Hellen Keller, Charlie Chaplin and John Lennon; what do they all have in common? They all stayed at Hakone’s Fujiya Hotel. And that said hotel was our last stop for our second day in Japan. Coolness!
I can see from the fog-ridden landscapes of the resort that this is no ordinary hotel. The architecture is different, still distinctly Japanese but with hints of western influences. It looked like a modernist take on the country’s traditional architecture, but somehow, you know that it’s all authentic.
Fujiya Hotel was built in 1891, it is that old, and it has seen its fair share of history. The hippie guru John Lennon and his equally eccentric wife Yoko Ono among other notable personalities have made this hotel their home for a few nights, it became a refuge during the Second World War and a Nazi Gestapo leader was even cornered here decades after the war.
We arrived at its gate at around noontime but the sun was nowhere to be found. They said one can view the majestic Mount Fuji from here but all we were able to see were a monochrome blanket of flat grey clouds. The pavement was wet from the rain and mists were slowly swirling around the bare branches of the Cherry trees surrounding the property.
The hotel is absolutely gorgeous. The walls are painted in earthly yellows accented by red balustrades. The windows were all very modern but the roofs were all gracefully Japanese; curving and soaring high above with its wide eaves and multiple dormers.
Lush landscapes surround the buildings. Trimmed hedges and equally wild trees stand side by side. Cherry blossoms shine in pinks, cheerfully blooming against the gray weather. Bare deciduous trees glisten, dews sparkling preciously from its thinnest branches.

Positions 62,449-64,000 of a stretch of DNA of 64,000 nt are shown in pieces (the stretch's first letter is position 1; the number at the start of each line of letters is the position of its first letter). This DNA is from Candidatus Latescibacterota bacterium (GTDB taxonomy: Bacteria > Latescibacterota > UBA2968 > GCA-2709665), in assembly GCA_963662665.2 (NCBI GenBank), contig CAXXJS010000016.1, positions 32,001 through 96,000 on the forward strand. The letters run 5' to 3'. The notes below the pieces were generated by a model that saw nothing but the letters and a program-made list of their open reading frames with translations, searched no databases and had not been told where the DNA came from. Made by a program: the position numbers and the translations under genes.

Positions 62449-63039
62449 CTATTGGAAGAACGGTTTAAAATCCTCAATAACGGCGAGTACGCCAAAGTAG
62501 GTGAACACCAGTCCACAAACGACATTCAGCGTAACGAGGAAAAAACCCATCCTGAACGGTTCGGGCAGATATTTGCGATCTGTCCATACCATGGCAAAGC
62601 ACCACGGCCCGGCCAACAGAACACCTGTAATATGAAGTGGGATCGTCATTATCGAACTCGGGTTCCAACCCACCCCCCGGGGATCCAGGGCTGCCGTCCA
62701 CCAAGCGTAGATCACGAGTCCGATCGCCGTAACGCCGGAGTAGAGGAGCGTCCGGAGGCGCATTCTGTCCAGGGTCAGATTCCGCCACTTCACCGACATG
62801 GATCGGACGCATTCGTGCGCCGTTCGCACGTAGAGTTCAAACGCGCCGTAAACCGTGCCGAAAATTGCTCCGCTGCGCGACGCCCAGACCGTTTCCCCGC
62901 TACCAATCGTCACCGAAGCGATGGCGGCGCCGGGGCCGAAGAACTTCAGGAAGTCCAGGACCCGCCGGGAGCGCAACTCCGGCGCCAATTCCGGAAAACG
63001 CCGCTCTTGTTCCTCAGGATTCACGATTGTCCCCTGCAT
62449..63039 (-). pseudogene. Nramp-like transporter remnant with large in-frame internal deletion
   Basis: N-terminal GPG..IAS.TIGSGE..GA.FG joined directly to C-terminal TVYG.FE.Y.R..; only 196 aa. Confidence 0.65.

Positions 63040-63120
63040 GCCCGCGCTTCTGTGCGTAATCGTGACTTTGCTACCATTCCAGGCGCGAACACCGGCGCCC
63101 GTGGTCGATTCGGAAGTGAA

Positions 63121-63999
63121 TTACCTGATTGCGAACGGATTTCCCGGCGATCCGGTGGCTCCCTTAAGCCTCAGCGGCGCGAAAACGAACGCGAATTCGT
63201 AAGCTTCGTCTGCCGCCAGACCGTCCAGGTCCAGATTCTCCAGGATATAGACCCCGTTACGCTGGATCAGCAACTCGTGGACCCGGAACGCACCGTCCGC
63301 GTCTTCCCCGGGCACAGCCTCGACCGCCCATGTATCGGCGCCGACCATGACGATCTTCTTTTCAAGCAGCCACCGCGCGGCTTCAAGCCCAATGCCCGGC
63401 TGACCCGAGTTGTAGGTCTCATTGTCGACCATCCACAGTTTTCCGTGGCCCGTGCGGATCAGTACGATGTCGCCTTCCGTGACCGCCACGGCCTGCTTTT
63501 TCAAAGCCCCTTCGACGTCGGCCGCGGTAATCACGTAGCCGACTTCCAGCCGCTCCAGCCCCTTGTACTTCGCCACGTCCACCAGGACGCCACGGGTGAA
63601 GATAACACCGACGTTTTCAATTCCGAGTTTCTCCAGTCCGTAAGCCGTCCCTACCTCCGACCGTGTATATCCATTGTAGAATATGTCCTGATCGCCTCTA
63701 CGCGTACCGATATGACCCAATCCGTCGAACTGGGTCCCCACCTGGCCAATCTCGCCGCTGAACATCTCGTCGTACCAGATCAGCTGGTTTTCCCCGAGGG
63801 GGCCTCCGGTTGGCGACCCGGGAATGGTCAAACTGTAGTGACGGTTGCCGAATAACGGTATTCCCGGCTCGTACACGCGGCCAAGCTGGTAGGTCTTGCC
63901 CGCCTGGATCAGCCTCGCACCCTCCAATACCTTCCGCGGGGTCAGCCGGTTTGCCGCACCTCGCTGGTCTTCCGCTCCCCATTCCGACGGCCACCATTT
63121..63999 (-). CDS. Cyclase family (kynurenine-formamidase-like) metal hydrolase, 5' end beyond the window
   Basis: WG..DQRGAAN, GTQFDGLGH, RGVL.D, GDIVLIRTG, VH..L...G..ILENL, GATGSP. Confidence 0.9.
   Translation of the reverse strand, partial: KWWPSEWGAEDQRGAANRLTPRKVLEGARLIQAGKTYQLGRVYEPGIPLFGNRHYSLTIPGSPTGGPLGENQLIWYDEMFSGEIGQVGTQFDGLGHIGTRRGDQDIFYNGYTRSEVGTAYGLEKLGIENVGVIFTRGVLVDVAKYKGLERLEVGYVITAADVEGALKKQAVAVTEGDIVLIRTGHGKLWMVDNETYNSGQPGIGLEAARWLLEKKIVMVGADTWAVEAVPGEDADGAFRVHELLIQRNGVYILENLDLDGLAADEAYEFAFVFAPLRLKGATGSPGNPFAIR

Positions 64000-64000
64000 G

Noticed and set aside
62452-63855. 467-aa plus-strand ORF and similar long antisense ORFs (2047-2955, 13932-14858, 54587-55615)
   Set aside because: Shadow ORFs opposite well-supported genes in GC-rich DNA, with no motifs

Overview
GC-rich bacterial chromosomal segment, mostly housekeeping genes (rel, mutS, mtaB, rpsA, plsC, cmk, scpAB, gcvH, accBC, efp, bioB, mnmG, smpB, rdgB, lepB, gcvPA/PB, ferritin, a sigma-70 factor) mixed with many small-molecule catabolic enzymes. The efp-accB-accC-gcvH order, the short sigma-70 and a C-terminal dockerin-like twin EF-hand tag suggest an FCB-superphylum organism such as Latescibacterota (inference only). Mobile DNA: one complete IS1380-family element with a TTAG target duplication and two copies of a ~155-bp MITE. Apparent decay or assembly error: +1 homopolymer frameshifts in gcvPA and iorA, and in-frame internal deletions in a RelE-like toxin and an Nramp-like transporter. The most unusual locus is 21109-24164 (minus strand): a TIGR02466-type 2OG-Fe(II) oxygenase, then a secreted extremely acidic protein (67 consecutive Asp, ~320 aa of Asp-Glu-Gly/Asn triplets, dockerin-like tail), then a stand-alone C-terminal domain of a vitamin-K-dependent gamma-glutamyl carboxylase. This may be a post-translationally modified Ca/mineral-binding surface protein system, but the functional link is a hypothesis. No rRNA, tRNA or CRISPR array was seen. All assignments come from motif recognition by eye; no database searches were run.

Warmth enveloped us as we proceeded inside. A sculpture of a dog stands guard over the lobby; Hachiko perhaps? Well I’m not really sure. The place was packed with guests lounging about and enjoying their late lunch. The view from the second level is amazing; it’s just too bad that Mount Fuji is in hiding.
Numerous small waterfalls and koi ponds swimming with huge colorful fishes litter the back garden of the hotel. A maze of stone trails wound its way through numerous gardens. It was all very confusing so I let my feet choose where to tread.
A watermill stopped me on my tracks. I’ve read about it in books, I’ve seen it on the telly, but I haven’t seen something like it in person, ever. A real working waterwheel scooping buckets of water from a murky pond.
A rain of cherry blossoms fell and I continued my journey. I lost sight of my companions but I kept on. My feet slowly following a wet stone path. Trails lead to places and I wanted to see those places.
I was alone and I can see that the path my feet chose led to an old Japanese shed. A dead end? But perhaps not. I can see just a hint of stairs, narrow and made of stone, descending down. I was thinking of turning back, I felt alone in this strange place. But my feet seemed to have other plans. It strode forward and took steps towards the stairs.
A dead end. But my eyes caught something beyond the bushes. I brushed the thicket aside and found a lone and deserted temple.
Address: 359 Miyanoshita, Hakone-machi, Kanagawa-ken 250-0404, Japan
Contact Number: (81) 460-82-2211 | (81) 460-82-2210
Room Rates: Click Here
Website: Click Here
GPS Coordinates: 35.244222,139.058955
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